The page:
The doctor is on. Harold Kaufman, the well-known Washington psychiatrist, is back on the bandstand, leading Monday night jam sessions at Charlie's, Georgetown. The pianist is perhaps best remembered for his tiny but always active Dupont Circle jazz club, the Rogue and Jar. It closed several years ago, permitting Kaufman to concentrate on his psychiatric practice without the full-time responsibility of running a club and restaurant.
The Charlie's jam offers a bridge between work and hobby for Kaufman. "Jazz music is spontaneous improvisation, and what goes on in psychiatric sessions is usually spontaneous and improvised," Kaufman says. "One medium happens to be verbal, the other musical. I find myself quite comfortable with a situation where there is structure but there is pre-form within that structure. The process is similar -- you have an idea of where you're going but you don't know what's going to happen until it happens."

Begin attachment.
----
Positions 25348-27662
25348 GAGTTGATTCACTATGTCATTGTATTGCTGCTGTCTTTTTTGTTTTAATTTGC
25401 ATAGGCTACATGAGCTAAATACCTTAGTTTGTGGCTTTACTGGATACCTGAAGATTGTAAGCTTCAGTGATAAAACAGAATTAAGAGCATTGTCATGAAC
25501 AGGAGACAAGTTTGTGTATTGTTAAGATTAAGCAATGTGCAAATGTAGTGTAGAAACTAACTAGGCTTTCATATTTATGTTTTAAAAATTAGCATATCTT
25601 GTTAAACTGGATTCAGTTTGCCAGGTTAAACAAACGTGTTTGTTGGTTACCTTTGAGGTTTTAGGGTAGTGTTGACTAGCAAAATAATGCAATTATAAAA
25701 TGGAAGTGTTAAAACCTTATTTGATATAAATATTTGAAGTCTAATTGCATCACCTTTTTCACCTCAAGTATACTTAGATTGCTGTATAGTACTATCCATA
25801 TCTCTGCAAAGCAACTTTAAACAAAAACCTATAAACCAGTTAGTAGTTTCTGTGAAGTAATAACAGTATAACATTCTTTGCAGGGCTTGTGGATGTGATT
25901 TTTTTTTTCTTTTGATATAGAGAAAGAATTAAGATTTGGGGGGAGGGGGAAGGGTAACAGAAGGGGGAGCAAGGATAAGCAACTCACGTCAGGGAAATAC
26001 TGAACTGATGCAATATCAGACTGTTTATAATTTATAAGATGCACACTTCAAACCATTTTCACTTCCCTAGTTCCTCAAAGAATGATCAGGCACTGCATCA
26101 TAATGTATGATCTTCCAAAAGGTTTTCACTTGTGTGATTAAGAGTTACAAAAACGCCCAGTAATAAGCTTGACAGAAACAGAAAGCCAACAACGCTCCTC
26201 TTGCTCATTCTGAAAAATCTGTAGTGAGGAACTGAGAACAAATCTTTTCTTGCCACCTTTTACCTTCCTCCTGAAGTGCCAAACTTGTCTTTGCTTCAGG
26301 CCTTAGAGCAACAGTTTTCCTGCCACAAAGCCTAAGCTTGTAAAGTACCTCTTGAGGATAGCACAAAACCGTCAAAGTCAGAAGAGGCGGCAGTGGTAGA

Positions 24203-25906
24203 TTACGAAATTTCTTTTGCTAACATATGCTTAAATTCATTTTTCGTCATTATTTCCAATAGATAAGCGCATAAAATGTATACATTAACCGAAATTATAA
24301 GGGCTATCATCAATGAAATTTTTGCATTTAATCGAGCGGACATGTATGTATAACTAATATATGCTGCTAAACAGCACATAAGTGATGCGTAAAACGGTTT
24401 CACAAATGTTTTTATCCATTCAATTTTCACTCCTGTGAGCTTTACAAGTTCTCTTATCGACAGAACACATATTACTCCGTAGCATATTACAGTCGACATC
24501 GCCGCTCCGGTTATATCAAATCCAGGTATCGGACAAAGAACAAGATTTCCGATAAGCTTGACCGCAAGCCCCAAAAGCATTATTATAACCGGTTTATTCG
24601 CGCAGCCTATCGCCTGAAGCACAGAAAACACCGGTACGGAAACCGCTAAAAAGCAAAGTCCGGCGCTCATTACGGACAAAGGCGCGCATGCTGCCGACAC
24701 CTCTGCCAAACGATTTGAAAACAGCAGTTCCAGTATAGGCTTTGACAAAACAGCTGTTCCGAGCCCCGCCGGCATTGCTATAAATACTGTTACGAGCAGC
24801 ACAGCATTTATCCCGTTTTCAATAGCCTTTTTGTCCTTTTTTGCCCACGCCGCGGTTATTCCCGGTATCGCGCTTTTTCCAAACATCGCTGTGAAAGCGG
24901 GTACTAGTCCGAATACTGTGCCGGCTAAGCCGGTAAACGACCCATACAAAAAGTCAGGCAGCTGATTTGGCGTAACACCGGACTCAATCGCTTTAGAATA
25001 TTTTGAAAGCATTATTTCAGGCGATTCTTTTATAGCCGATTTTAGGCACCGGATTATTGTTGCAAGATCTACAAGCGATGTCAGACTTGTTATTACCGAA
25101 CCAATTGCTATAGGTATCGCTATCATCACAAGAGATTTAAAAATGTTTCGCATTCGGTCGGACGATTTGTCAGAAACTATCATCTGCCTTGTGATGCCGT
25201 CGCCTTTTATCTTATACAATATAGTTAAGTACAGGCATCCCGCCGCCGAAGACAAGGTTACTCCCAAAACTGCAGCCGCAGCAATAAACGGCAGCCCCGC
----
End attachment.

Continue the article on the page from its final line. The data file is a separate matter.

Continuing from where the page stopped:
Among the fine Washington musicians who have shown up so far: Buck Hill, Shirley Horn, Ron Elliston, Bill Glaser and Marshall Keys. "We try to keep it spontaneous and unrehearsed," Kaufman says. "When we get rolling, the only breaks are when people get off the stage and others get on."